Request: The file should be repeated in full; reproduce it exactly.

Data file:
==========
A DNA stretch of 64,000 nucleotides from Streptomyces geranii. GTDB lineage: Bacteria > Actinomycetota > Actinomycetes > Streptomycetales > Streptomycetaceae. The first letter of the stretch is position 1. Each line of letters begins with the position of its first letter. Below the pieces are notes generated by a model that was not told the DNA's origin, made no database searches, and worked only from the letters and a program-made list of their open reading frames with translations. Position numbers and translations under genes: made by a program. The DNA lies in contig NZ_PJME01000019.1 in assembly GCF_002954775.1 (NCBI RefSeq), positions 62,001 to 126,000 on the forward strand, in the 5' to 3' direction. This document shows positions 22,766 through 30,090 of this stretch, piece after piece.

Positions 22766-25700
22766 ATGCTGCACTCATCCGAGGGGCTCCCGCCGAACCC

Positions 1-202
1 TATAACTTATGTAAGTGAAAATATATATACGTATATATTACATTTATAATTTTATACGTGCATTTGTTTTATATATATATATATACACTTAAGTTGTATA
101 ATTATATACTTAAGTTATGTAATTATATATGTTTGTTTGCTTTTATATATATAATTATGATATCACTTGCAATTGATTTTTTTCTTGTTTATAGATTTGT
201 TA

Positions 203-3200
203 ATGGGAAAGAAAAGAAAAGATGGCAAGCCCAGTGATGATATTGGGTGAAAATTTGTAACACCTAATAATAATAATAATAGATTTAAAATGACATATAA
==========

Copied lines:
A DNA stretch of 64,000 nucleotides from Streptomyces geranii. GTDB lineage: Bacteria > Actinomycetota > Actinomycetes > Streptomycetales > Streptomycetaceae. The first letter of the stretch is position 1. Each line of letters begins with the position of its first letter. Below the pieces are notes generated by a model that was not told the DNA's origin, made no database searches, and worked only from the letters and a program-made list of their open reading frames with translations. Position numbers and translations under genes: made by a program. The DNA lies in contig NZ_PJME01000019.1 in assembly GCF_002954775.1 (NCBI RefSeq), positions 62,001 to 126,000 on the forward strand, in the 5' to 3' direction. This document shows positions 22,766 through 30,090 of this stretch, piece after piece.

Positions 22766-25700
22766 ATGCTGCACTCATCCGAGGGGCTCCCGCCGAACCC

Positions 1-202
1 TATAACTTATGTAAGTGAAAATATATATACGTATATATTACATTTATAATTTTATACGTGCATTTGTTTTATATATATATATATACACTTAAGTTGTATA
101 ATTATATACTTAAGTTATGTAATTATATATGTTTGTTTGCTTTTATATATATAATTATGATATCACTTGCAATTGATTTTTTTCTTGTTTATAGATTTGT
201 TA

Positions 203-3200
203 ATGGGAAAGAAAAGAAAAGATGGCAAGCCCAGTGATGATATTGGGTGAAAATTTGTAACACCTAATAATAATAATAATAGATTTAAAATGACATATAA